Researchers Hacked Google AI: Earned $50,000 Bounty

Researchers who found and reported vulnerabilities in Google's Bard AI at the company's LLM bugSWAT event in Las Vegas were awarded a $50,000 bounty. Together, Roni Carta, Justin Gardner, and Joseph Thacker exploited Google Cloud Console and Bard.

The researchers discovered security holes that might have made it possible for DoS attacks, the exfiltration of user data, and access to submit photos that are specifically associated with a particular user.

Any uploaded image can be processed and described by the vision function. But we noticed a significant issue. Roni Carta posted on his blog, "We were able to access another user's photographs without any permissions or verification process when we used this issue.

Hack on Bard

The researcher claimed that an attacker may successfully gain unauthorized visual access to any image uploaded by the target by tricking Bard into describing a picture shared by a different user.


Furthermore, given Bard's proficiency with optical character recognition (OCR), this may also lead to the unintentional release of private textual data from the victim's photos, including notes, emails, and income.

The Researcher’s Idea was Simple

What if we get Bard to encapsulate our emails, files on disk, and other data, which we could then extract using markdown? The researcher considered infiltrating through photos.


The purpose of a Content Security Policy (CSP) is to protect against data injection and Cross-Site Scripting (XSS) attacks by letting the backend server specify which sites are acceptable for a browser to accept as sources of executable scripts, images, styles, and other files.

All things considered, anything that triggers an HTTP request from an origin. Researchers successfully obtained their victims’ email accounts. Justin and Roni were rewarded with a $20,000 bounty and an extra $1,337 for the third-coolest bug of the event after promptly informing Google about this vulnerability!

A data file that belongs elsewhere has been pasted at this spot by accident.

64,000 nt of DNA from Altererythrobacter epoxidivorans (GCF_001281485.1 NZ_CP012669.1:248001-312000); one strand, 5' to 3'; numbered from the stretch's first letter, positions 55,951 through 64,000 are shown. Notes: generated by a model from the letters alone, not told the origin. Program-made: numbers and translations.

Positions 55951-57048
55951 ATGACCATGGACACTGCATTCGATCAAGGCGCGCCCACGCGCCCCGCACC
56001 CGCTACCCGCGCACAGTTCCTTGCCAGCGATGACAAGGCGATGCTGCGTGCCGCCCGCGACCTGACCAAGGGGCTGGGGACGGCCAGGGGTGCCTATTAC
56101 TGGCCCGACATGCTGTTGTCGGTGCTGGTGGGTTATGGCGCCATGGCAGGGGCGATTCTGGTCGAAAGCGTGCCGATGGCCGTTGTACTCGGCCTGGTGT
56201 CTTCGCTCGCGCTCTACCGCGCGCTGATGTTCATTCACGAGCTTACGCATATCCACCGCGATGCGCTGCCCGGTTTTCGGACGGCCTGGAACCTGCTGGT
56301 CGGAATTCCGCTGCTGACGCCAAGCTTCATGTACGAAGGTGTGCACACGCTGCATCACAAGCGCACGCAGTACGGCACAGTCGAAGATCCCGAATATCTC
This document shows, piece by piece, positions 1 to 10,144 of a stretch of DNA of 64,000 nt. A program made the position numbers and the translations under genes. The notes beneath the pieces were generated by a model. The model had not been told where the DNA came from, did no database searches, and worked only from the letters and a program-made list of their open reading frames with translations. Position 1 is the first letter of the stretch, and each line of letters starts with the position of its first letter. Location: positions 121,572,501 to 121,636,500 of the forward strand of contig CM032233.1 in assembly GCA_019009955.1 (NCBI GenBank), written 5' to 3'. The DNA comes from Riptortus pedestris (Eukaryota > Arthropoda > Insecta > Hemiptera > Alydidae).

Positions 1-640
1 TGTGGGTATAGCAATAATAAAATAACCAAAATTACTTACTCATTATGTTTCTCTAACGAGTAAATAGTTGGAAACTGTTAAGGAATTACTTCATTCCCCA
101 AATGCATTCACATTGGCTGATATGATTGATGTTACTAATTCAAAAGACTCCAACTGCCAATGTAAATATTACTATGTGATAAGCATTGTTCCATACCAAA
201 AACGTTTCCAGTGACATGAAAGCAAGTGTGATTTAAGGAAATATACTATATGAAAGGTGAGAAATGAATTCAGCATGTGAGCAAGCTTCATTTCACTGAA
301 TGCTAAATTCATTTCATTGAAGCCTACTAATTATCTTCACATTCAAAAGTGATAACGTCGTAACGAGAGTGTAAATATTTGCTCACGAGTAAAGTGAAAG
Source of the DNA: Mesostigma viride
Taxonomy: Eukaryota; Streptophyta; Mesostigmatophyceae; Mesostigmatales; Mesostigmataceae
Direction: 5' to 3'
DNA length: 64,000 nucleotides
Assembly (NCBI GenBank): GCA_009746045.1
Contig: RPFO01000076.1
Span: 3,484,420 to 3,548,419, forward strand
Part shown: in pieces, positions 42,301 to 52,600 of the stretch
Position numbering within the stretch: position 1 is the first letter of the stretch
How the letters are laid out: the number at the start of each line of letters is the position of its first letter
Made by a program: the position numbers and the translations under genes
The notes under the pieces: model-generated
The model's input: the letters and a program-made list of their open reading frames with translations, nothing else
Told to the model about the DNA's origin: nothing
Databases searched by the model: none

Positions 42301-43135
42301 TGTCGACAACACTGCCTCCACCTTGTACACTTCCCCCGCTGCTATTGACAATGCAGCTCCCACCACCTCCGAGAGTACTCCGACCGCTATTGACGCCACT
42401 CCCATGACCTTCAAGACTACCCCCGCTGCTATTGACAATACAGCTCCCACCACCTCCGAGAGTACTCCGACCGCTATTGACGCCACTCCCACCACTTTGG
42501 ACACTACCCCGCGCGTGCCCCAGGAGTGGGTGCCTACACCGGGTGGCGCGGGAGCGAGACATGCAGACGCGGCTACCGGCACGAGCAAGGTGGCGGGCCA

Exploiting the Google Cloud Console

In addition, researchers might target newly available AI features on the Google Cloud Console within the event's architecture.

Roni Carta immediately started his proxy and inspected every interaction between the front and back end. One of the API endpoints was cloud, which was up and running.

Upon learning that they were using GraphQL, researchers immediately looked for a Denial of Service (DoS). When a query is purposefully written with an excessive number of directives, it is known as directive overloading.

This can be done to raise the computing load by taking advantage of the way the server processes each command. When researchers introduced more directives, the backend would respond to requests more slowly, when exploiting Denial-of-Service (DoS) events that may impact the target's accessibility.


“A malicious actor could easily compute a request with millions of directives and send thousands of requests per minute to hang some part of Google’s Backend,” stated the researchers. The Bug Bounty Team gave researchers $1,000, with an additional $5,000 for the “Coolest Bug of the Event” reward.

Google's Bug Bounty team hosted the event because they aim to develop an efficient Security Red Teaming approach. After all, AIs are employed in their products. They challenged scientists all across the world to explore vulnerabilities that they had not yet found.

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